The American Civil Liberties Union of Washington, D.C., has created a mobile-phone app that will let people record their encounters with police, as the nation debates whether and how to require cops to wear body cameras.

The free app designed by ACLU dubbed "Mobile Justice" is available in English and Spanish for Android and iOS phones, and allows users in Washington, D.C., Maryland and Virginia to record videos of police interactions and submit the footage directly to the nonprofit organization. Doing so will create an incident report that will eventually be reviewed by the ACLU.

"The concerns over police practices, including racial profiling and excessive use of force, are very real for communities across the District," Monica Hopkins-Maxwell, executive director of ACLU-DC, said in a statement. "This app will help serve as a tool of accountability, allowing District residents to record and report any interaction with law enforcement."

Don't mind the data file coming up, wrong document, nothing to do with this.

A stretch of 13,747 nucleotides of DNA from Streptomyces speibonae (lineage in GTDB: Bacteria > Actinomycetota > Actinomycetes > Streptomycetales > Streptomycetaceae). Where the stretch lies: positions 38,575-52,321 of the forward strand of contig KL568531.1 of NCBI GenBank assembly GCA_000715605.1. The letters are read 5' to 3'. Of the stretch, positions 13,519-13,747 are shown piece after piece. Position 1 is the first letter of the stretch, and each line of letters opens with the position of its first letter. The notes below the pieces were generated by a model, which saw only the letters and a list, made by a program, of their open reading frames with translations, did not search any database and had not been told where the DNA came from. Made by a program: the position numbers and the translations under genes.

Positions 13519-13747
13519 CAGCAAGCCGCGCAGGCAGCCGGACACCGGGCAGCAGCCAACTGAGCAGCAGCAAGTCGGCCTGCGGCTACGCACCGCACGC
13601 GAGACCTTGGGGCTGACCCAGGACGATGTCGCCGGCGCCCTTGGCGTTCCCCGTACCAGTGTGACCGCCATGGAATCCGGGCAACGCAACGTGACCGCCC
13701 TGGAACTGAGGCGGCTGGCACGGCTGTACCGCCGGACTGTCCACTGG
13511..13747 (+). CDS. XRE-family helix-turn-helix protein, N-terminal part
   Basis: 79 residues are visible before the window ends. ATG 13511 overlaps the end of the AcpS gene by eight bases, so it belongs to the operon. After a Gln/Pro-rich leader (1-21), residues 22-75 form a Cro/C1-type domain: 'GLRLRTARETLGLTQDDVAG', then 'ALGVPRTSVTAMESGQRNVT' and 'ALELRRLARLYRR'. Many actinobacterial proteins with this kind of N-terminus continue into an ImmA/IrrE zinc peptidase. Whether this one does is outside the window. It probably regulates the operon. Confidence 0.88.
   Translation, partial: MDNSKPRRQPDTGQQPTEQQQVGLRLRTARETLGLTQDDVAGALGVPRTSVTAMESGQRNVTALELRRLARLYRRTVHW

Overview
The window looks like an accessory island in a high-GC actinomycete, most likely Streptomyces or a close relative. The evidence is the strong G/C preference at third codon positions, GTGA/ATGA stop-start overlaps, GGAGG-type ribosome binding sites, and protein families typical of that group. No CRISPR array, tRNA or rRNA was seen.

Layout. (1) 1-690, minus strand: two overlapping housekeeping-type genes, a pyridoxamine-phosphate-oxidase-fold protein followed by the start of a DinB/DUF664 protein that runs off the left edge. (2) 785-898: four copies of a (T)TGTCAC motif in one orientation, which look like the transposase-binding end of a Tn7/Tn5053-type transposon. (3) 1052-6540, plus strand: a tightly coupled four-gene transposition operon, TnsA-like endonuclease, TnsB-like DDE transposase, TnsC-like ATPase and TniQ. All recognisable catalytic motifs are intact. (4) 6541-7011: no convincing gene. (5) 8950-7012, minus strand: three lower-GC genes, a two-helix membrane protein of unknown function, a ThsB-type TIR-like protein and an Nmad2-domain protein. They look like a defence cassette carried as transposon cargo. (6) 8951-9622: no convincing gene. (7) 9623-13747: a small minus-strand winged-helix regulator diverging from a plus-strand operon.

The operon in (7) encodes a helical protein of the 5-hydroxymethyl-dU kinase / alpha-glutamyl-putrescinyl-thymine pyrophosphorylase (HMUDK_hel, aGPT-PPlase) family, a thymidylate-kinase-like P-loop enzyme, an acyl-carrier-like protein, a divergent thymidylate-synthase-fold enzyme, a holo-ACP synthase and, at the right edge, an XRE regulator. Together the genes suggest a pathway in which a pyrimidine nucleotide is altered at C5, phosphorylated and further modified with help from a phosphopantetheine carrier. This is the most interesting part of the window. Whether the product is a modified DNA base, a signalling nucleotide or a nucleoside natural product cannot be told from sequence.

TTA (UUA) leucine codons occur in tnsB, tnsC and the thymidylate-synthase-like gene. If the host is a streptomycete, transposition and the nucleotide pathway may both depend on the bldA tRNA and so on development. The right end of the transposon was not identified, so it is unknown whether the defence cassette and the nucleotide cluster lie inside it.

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"From Eric Garner to Walter Scott, to Jason Goolsby, we've seen video publicly expose police misconduct that otherwise could have passed by unnoticed," Hopkins-Maxwell said. "Providing members of the public with an easily accessible tool to record law enforcement will help deter misconduct and record abuse when it does happen, so that the system can be held accountable."

The filming of police officers interacting with the public is legal in D.C., Maryland and Virginia, so officers have no reasonable expectation of privacy when doing so.

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